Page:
Global Information Inc. would like to present a new market research report, "High-Acuity Information Systems | US | 2015 | Market Analysis" by Millennium Research Group.
According to Millennium Research Group (MRG), the global authority on medical technology market intelligence, the United States market for high-acuity information systems (HAIS) will decline at an average rate of approximately 2.5 percent per year through 2017. Most facilities, encouraged by the meaningful use incentives under the American Recovery and Reinvestment Act (ARRA) will have acquired new systems by 2013. The result will be a significant decline in unit sales after this surge is over and most facilities have installed systems. Growth will not resume until 2017.
High-acuity information systems are those used in operating rooms (OR), intensive care units (ICU), emergency departments (ED) and other hospital facilities with a requirement for critical and complex care. Emergency department information systems (EDIS) will be the segment most affected by the sales decline, since it was the implementation of these systems that most helped facilities fulfill some of their meaningful use requirements within the HAIS market. Other HAIS showed higher-than-normal sales because a larger number of systems were purchased in a bundle with enterprise systems including other information systems or electronic health record (EHR) systems that contributed to satisfying meaningful use requirements.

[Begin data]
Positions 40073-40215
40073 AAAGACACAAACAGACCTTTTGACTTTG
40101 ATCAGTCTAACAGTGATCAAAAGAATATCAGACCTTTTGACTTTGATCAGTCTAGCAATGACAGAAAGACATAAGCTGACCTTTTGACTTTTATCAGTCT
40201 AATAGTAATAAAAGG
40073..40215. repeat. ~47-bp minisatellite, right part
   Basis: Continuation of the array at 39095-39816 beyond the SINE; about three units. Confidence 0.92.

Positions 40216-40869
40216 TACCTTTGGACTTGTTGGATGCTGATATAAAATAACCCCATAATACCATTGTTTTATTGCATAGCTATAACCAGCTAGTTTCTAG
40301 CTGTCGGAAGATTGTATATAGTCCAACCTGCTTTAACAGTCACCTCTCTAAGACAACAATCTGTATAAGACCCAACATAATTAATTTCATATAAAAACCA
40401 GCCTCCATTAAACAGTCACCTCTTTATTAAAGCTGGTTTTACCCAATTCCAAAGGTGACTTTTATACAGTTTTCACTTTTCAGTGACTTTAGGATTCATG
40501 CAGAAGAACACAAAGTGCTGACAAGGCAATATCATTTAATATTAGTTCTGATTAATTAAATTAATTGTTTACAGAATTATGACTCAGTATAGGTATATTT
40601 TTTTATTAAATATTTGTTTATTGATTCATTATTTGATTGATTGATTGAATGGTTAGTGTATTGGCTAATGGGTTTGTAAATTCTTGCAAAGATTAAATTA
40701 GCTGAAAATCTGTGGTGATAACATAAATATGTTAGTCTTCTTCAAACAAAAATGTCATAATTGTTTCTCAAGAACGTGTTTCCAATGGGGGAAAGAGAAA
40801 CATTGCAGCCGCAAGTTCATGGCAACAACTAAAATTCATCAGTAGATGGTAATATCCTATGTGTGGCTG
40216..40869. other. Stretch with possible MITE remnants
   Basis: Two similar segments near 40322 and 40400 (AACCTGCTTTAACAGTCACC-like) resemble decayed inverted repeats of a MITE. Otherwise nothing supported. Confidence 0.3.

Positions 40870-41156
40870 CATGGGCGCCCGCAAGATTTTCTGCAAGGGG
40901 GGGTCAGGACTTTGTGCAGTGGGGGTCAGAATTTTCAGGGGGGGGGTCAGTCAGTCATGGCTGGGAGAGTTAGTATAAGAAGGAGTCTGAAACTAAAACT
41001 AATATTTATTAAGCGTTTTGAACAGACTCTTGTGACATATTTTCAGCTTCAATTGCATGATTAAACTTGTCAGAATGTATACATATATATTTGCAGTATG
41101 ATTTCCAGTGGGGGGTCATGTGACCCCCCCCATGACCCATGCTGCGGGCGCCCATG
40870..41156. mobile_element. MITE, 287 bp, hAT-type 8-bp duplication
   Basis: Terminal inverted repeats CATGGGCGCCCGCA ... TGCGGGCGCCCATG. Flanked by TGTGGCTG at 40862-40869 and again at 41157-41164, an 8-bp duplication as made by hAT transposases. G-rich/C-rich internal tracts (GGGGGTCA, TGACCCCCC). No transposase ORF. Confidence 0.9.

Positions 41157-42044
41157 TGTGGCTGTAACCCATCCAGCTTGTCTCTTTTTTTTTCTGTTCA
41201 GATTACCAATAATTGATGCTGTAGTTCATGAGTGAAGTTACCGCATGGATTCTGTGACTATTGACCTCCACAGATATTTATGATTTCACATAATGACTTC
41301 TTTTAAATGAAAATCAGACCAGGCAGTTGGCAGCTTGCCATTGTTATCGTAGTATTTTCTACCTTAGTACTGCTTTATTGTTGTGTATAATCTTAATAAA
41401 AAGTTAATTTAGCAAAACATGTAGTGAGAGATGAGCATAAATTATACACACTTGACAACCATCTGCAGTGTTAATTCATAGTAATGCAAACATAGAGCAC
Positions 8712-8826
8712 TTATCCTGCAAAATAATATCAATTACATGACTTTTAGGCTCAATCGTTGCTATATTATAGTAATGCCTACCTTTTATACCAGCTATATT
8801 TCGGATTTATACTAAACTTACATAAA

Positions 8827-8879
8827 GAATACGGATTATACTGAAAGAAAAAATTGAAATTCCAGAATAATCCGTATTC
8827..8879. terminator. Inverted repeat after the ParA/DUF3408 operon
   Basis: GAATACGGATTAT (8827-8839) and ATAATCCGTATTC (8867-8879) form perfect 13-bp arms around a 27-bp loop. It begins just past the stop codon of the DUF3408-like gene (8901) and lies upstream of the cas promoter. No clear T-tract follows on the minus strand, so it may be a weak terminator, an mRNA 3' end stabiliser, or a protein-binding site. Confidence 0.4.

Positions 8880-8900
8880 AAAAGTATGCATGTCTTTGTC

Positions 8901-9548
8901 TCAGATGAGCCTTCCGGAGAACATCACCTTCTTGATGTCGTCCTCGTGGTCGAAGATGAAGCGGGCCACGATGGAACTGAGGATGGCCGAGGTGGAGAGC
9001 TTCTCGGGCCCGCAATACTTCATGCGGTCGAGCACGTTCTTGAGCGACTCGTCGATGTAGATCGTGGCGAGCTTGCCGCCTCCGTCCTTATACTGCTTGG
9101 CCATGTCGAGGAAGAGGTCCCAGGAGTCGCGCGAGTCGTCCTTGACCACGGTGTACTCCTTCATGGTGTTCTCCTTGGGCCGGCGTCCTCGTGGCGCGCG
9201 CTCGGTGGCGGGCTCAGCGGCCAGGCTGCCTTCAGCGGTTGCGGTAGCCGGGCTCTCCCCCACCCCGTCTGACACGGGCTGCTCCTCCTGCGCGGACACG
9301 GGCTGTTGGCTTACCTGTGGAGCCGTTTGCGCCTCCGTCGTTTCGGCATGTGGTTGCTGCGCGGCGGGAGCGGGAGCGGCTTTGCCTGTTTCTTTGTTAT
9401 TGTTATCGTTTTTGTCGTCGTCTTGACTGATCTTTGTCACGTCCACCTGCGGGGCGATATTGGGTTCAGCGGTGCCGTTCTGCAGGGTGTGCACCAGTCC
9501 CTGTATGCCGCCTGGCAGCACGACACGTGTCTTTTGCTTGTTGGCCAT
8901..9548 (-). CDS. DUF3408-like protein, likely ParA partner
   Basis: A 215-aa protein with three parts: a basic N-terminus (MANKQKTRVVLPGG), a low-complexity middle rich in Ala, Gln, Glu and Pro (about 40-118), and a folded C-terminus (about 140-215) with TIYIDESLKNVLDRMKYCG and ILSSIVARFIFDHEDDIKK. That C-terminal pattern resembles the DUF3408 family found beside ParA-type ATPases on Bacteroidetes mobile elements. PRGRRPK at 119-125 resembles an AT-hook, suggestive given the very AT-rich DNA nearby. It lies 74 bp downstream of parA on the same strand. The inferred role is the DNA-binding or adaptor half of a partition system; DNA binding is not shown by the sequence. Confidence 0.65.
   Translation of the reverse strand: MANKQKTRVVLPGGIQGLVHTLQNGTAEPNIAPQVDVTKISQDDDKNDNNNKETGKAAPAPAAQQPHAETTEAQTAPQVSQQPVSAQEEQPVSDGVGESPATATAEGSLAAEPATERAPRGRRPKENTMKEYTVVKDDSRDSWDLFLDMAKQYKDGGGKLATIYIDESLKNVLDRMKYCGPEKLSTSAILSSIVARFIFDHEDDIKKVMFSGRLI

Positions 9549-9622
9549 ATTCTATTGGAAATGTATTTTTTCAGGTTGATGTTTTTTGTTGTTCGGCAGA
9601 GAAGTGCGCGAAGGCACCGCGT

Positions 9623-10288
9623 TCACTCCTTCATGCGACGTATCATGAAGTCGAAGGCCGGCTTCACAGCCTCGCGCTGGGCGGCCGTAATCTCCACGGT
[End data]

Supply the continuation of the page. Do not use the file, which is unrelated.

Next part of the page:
The introduction of improved functions such as mobility, decision support and data analytics will increasingly affect HAIS sales toward 2017. Mobility, for example, is strongly desired by clinicians who wish to get access to information remotely, and by admissions departments whose operations will be streamlined by remote patient access to forms. However, mobile functions need to meet stringent regulations on patient privacy and user-friendly interface design, which increases the technical challenge in designing mobile systems, delaying their availability and increasing prices. Similar requirements for decision support will also slow development and raise prices.
"Because facilities are increasingly purchasing enterprise systems rather than acquiring them individually through best-of-breed vendors, meaningful use requirements have particularly benefited large companies with wide portfolios that offer popular EHRs," said MRG Analyst Michelle Chan. "Enterprise vendors with EHRs such as Cerner and Epic Systems have been able to leverage their existing relationships with hospitals and offer the benefits of interoperability. Best-of-breed vendors in the market will continue to be challenged by enterprise vendors, who now hold a 70 percent share of the HAIS market."
Includes unit, average selling price and revenue information, along with market drivers and limiters and competitive landscape for surgical information systems (SIS), critical care information systems (CCIS), perinatal information systems and emergency department information systems (EDIS) sold in the United States.
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